Typical year two optional modules

Introduction to Contemporary Science Fiction

Focusing on texts ranging from the novels of Jules Verne through to Élisabeth Vonarburg, this module will engage with key themes in French science fiction writing. Whether it deals with the discoveries of new worlds or the confrontation with new technologies, science fiction as a genre expresses the anxieties and hopes specific to the contemporary era. Science fiction is political in that it deals with questions of power, ecology and science. It is also philosophical, since it calls into question boundaries between cultures, times, genres and species. Drawing on these political and philosophical dimensions, the module will look in particular at how science fiction explores the ways in which identity is constructed and reconfigured by material and technological forces.


Language and Politics in 21st Century French

The module will focus on the interplay between language and politics in 21st-century French. It will address issues of ideology, identity, and power in French-speaking countries from a linguistic perspective. Students will examine the driving forces behind the invention and the preservation of standard French, the role of norms and variation in identity politics, and the role of language choices in current political debates in France. Students will apply the principles and methods of sociolinguistics and cognitive linguistics to a variety of recent textual and audiovisual documents, and digital data. these will range from TV programmes, news broadcasts and interviews to radio podcasts, corpora based on social media and online newspapers.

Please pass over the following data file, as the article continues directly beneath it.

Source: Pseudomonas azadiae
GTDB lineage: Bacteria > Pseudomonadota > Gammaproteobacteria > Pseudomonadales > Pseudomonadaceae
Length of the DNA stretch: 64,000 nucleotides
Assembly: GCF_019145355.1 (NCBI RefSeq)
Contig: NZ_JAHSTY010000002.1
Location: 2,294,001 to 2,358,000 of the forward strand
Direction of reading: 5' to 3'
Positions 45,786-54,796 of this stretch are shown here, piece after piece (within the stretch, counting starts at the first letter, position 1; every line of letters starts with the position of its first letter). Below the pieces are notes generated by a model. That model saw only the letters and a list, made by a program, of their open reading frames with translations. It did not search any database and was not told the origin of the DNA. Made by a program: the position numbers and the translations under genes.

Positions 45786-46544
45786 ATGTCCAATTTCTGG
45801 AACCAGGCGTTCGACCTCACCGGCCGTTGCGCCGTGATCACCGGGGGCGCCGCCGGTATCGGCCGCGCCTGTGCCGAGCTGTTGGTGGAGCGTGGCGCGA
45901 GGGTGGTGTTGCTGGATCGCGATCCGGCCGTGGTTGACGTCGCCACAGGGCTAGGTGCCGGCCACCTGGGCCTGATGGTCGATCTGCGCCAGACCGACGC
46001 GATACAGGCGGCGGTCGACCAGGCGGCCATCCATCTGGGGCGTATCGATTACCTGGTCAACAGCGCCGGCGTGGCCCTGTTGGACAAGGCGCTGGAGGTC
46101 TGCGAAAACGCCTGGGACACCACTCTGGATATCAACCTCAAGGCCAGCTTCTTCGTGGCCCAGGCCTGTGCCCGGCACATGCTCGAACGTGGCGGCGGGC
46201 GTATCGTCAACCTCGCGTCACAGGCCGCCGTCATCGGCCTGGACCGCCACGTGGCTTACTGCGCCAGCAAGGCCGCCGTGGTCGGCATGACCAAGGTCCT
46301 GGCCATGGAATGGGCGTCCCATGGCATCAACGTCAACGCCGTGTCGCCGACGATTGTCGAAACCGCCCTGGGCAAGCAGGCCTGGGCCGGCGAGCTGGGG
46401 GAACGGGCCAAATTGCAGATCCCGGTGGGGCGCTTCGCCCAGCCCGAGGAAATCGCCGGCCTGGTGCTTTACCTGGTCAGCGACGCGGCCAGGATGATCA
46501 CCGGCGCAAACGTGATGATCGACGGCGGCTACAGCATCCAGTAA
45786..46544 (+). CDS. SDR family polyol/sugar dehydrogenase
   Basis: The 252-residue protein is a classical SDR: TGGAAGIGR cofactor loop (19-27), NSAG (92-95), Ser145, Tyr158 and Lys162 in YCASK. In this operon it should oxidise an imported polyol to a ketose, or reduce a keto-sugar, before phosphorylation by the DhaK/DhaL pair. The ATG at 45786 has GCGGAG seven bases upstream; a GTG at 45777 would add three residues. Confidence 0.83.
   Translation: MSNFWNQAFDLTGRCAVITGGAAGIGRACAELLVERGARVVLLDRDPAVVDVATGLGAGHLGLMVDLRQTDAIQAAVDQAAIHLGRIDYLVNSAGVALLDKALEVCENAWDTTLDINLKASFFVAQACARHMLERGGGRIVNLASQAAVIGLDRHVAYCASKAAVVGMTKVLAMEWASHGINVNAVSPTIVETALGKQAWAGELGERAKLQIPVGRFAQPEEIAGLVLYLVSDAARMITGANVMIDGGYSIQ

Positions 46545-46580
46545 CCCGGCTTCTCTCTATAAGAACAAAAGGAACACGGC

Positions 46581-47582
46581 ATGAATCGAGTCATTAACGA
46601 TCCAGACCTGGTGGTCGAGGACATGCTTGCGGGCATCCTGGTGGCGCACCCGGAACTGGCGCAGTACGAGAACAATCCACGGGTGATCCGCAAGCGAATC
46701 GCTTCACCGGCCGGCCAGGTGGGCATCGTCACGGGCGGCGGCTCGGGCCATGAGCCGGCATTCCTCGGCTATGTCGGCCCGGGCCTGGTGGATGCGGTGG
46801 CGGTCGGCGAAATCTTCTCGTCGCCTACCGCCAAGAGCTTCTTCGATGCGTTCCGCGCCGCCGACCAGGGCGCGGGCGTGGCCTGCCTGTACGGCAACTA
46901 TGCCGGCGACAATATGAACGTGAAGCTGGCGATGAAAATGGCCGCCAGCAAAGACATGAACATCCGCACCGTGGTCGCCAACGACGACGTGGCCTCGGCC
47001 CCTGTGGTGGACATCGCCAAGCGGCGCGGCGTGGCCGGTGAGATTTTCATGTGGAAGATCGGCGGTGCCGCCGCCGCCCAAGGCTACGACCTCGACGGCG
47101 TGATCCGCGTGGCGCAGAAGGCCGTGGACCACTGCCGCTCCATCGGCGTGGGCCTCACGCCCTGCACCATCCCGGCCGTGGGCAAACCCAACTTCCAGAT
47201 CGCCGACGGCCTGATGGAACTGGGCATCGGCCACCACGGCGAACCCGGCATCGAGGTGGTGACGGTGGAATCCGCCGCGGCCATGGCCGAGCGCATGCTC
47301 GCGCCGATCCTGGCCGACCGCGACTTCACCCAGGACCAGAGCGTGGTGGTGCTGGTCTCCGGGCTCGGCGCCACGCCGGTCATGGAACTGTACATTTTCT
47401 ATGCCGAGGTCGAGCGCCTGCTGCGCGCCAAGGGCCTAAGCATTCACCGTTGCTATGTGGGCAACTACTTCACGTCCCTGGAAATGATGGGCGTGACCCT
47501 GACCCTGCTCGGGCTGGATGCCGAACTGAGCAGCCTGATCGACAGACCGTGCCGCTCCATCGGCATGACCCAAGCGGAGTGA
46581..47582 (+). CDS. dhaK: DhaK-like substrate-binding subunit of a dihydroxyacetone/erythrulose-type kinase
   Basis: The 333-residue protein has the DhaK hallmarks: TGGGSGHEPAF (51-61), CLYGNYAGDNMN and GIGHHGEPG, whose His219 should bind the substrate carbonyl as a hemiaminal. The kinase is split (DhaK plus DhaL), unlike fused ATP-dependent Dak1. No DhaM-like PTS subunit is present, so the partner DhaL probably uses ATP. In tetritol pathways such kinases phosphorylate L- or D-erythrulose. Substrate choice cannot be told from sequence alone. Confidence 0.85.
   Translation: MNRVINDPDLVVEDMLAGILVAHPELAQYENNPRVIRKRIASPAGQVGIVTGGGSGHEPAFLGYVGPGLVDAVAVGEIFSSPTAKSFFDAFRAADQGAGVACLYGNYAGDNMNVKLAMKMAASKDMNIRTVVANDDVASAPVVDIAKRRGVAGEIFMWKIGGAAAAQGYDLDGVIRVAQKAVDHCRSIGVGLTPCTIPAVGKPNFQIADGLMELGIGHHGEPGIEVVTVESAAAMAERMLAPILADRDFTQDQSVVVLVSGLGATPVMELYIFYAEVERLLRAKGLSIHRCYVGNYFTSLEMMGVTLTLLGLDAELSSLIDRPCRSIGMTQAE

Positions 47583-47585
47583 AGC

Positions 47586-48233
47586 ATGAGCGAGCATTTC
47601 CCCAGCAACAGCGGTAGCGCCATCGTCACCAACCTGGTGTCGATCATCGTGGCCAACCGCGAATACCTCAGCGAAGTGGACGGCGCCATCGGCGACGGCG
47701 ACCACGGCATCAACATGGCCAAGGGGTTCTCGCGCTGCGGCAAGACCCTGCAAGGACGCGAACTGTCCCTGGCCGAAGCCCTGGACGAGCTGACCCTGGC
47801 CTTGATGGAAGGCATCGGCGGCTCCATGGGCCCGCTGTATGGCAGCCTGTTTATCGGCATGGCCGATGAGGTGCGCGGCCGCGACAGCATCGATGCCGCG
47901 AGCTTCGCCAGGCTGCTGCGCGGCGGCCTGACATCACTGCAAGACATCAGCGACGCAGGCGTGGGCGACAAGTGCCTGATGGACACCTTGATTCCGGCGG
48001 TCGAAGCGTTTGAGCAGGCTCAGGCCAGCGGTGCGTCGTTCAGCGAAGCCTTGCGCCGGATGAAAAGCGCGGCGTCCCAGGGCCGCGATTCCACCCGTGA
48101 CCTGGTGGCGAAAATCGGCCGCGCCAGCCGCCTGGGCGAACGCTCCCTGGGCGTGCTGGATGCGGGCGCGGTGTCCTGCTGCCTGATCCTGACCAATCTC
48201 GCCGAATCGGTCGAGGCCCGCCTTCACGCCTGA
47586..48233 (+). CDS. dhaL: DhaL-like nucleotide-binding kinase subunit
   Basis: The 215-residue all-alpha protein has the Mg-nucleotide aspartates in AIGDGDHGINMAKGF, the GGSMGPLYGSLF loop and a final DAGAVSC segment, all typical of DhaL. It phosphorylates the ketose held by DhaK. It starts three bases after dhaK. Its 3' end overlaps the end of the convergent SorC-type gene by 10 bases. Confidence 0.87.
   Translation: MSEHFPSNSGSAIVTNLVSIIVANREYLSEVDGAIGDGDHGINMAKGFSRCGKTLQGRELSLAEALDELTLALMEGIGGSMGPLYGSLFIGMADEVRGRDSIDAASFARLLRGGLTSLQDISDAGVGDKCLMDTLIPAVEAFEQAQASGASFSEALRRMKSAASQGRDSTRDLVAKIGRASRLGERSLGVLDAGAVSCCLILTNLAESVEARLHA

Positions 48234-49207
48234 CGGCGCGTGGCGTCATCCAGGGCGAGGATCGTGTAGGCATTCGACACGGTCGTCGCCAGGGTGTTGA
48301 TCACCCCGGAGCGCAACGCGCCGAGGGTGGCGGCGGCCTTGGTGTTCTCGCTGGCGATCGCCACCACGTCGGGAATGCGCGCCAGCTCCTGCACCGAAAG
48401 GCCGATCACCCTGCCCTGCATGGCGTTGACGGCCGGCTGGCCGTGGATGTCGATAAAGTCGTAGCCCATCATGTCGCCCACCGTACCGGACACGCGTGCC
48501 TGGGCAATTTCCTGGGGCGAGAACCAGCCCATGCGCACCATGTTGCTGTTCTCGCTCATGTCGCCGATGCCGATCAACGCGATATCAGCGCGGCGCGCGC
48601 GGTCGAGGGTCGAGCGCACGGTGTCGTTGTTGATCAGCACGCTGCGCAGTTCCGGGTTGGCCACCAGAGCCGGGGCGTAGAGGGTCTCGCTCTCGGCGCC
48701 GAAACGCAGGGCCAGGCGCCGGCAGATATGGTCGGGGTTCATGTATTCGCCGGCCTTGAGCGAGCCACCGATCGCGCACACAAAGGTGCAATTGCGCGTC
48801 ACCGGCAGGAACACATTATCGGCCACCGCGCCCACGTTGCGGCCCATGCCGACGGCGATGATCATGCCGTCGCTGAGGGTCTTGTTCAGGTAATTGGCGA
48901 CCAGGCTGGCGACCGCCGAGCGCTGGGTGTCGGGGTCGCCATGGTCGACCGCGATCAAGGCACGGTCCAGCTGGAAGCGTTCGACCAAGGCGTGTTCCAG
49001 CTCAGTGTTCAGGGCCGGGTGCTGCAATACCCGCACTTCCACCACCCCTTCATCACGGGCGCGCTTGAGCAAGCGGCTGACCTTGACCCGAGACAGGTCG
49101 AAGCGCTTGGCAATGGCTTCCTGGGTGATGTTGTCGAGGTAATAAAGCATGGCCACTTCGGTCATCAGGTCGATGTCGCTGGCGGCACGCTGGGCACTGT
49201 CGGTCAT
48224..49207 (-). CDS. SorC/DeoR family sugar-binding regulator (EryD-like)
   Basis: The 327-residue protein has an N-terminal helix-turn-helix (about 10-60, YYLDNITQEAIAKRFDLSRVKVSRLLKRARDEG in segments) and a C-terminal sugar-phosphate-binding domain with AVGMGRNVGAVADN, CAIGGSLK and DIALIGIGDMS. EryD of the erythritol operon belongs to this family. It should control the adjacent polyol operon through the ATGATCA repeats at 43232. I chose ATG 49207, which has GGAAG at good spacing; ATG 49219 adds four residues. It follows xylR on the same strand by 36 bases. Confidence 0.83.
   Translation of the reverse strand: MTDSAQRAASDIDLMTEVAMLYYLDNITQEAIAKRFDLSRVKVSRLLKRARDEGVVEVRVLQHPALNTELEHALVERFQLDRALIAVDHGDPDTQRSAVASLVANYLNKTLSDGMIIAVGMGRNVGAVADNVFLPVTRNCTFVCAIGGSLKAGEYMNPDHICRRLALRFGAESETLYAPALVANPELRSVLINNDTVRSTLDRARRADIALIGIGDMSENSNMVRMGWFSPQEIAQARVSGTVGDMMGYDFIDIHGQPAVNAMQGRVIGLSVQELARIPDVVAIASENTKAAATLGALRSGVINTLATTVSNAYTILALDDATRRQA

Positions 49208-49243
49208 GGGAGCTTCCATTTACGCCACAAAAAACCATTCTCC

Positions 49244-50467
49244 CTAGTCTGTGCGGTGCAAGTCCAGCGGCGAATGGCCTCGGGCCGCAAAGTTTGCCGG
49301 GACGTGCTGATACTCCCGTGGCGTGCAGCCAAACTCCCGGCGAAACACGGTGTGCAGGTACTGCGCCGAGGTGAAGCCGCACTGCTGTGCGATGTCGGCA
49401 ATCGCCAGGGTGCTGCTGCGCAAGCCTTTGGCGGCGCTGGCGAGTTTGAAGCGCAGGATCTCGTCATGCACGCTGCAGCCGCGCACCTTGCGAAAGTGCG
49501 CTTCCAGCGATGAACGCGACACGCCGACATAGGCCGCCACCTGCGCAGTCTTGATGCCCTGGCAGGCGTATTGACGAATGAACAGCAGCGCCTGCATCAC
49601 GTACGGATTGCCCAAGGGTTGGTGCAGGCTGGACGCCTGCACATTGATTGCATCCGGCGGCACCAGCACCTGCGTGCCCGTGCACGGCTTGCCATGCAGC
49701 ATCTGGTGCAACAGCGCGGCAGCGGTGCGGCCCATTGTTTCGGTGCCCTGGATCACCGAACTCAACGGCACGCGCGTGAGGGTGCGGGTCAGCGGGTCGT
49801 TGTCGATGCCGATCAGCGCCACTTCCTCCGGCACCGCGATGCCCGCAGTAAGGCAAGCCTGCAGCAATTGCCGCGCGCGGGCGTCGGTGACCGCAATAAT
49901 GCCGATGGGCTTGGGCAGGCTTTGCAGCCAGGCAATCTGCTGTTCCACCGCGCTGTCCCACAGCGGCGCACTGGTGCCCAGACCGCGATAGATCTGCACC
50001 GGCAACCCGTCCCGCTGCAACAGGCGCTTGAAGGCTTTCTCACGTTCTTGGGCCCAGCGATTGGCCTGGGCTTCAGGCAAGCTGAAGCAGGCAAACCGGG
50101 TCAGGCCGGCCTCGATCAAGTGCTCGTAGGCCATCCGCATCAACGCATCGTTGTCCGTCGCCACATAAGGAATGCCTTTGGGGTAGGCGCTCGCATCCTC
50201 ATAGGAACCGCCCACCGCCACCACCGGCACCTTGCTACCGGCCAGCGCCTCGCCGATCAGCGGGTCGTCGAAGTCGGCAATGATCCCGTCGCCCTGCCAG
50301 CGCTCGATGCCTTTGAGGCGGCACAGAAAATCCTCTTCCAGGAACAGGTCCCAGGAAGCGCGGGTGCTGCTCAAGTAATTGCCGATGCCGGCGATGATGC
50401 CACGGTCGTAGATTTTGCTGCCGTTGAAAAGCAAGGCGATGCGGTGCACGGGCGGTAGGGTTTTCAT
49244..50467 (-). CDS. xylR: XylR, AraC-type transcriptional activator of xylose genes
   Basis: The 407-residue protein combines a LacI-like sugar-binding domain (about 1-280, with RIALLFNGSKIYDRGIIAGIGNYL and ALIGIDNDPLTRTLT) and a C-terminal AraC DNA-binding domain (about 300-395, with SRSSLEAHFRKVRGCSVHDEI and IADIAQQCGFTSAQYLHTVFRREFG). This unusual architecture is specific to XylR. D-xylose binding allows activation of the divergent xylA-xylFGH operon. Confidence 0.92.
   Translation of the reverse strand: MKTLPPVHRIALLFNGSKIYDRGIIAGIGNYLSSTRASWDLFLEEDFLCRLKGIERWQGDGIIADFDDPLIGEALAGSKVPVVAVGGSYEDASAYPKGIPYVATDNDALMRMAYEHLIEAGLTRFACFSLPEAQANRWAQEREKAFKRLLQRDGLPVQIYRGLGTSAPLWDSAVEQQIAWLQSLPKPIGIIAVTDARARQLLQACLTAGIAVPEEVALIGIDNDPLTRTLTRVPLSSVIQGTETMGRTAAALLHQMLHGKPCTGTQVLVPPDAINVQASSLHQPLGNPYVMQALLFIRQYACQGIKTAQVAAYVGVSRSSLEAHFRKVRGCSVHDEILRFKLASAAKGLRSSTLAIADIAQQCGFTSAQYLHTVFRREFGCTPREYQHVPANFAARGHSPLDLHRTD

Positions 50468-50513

The Life and Demise of the GDR

This module investigates GDR society over four decades of communist rule and considers social changes in Eastern Germany after the demise of the GDR. We will examine the principles of communist ideology that the Socialist Unity Party attempted to legitimise as the only viable alternative to fascism. We will also look at how people negotiated their lives within officially imposed ideological structures. Finally we will look at how a new kind of “public authority” during the Wende period in the GDR triggered the disintegration of communist power structures.